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Saturday, September 29, 2007

Illumination of Character

Every once in awhile the stormy skies of life's journey opens wide and allows history to shine on an individual so brightly that it exposes their recipe of character, causing it to stand out. One of these periods of time was the 1940's. Names like Churchill, Eisenhower, Hitler, Patton, and Montgomery bring to mind the differences in character foundations and how history illuminated those foundations.

In more recent times we see names like Bush, Clinton, Hussein, Blair, and Franks being recorded in history's pages but the level of character appears to be very different. If we were to use an individual's words and actions as a measure of their character we may start to form an opinion that history has been forced to record individuals with weaker character foundations. Or, we may want to spend some time investigating the cause of this apparent depreciation of character in today's society. We may want to look at some very important developments in society that have had a great impact on the reduction of personal character development. When leaders can watch an armed conflict in real time from the safety and comfort of their home, what happens to their struggle with the risk involved in such a conflict? I do not want to shine such a bright light on armed conflict. I would rather only illuminate it for a moment as a measure of what I think is happening on a bigger scale in the shadows of life.

How has technological advances affected our personal character development, interpersonal social development, and our overall coping skills? What adverse impacts are we going to reap from things like; X-box 360, PS2, texting, GPS, Internet social spaces and the like. Yes, I am forced to admit that many of these things have a very positive side. But have we asked ourselves about the long term downside of these things? The comments and reactions of my own children have brought these issue to light for me. True, television had a similar effect on my generation. But, today, I am forming the belief that technology is destroying our want to explore our environment. The level of awareness of who lives next to us, whats lays beyond the field behind our house, or the importance of failing, losing, or falling down and getting back up and dusting ourselves off is becoming no more than pushing the start button and playing another round.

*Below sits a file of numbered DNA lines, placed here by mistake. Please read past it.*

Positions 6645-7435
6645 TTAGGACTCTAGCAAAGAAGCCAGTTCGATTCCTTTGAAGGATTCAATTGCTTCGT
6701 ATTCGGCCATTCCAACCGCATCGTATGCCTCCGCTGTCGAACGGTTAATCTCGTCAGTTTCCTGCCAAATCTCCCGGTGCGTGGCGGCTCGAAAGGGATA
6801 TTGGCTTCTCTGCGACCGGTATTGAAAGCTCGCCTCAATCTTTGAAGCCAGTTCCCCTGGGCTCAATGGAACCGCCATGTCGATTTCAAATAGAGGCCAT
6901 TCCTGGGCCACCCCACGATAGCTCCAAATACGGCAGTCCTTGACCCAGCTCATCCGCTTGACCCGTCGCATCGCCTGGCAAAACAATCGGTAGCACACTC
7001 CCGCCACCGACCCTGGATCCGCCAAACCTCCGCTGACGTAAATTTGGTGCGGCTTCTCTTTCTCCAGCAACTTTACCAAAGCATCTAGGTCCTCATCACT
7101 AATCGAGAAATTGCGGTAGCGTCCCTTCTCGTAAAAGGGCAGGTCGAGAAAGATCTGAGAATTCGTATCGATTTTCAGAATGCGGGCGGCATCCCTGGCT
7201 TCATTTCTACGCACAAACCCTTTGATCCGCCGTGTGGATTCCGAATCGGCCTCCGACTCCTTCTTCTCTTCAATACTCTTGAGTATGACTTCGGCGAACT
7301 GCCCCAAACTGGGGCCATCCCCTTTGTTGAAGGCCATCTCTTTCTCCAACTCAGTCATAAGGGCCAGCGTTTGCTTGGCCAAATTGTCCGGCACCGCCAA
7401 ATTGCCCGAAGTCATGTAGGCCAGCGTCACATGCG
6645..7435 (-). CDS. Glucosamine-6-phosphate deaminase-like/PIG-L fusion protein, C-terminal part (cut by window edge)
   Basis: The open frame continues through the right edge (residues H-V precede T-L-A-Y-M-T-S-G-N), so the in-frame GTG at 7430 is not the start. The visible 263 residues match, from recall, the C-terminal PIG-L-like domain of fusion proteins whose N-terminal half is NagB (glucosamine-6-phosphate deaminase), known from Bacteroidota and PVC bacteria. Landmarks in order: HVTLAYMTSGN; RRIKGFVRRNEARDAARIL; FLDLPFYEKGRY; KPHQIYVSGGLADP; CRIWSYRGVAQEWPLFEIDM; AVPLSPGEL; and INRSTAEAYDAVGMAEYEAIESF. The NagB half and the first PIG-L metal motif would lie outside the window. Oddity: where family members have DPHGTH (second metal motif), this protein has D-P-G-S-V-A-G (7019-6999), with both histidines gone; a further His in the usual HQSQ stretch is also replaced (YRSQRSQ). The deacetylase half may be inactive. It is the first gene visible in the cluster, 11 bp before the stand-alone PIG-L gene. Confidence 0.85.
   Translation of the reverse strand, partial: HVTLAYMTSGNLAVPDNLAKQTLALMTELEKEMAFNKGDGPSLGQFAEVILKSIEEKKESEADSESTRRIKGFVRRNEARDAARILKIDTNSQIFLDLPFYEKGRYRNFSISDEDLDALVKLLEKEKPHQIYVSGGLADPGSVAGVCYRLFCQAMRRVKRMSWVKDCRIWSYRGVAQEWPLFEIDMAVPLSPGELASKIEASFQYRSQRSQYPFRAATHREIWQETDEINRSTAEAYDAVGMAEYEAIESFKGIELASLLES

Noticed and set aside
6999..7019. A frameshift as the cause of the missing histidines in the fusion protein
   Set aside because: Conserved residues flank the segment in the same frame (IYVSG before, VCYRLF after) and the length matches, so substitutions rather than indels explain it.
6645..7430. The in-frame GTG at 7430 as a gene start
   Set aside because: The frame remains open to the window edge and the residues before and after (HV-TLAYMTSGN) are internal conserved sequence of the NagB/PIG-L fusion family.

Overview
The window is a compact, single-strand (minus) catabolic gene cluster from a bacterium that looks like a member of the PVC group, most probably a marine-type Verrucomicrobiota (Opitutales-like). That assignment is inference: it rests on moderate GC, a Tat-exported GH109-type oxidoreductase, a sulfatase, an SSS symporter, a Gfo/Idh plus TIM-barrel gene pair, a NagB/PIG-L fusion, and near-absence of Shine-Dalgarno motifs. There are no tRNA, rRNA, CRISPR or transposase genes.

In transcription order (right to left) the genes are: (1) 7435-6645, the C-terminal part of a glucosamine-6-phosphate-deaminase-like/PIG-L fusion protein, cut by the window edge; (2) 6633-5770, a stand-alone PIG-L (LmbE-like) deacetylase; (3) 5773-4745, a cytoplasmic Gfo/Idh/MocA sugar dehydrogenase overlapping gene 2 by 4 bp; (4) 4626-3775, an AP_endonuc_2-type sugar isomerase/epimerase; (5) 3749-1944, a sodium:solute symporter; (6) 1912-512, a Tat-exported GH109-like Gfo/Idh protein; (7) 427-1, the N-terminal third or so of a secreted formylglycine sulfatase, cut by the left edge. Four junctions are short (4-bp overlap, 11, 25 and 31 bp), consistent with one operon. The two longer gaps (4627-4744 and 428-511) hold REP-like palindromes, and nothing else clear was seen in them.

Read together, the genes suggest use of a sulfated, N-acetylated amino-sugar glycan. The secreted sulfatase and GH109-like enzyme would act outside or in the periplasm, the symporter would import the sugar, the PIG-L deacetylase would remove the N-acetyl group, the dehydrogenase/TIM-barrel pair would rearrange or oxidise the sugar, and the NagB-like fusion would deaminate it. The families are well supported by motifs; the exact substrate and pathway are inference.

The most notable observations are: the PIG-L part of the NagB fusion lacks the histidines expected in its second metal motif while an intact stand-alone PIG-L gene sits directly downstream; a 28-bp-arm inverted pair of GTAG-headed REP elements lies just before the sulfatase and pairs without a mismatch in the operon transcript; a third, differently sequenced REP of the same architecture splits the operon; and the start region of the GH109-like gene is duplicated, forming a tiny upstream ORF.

How many of life's character building struggles are we going to rid society of? The easier we make life, the weaker we are becoming as a society. Take a warrior from the past. He would feel the toils of battle. The blood, sweat, tears, and the need to dig deep into his own foundations to bring to bear what was needed to overcome adversity. The warriors of the future will do an eight hour shift in front of a computer screen controlling automated machines thousands of miles away. After their shift they will head down to the bar get a drink or two, watch a movie, get a good night's sleep and report back in the morning for another eight hour shift. Am I the only one that sees the huge difference, or the negative impact of such advancements on the individuals character development? The already shifting values and principles of today's youth should be a huge red flag. We are inadvertently desensitizing our children to the very issues and struggles that create strong interpersonal character. What kind of character will history be forced to illuminate in the future?



His Girl Friday said...

I find your portrayal of the armchair soldier pushing buttons then going out for a drink quite chilling but I can see this aseptic version of warfare as a possibility with technology removing the human element, and desensitizing people/soldiers. (esp people/children starting with their computer 'wargames')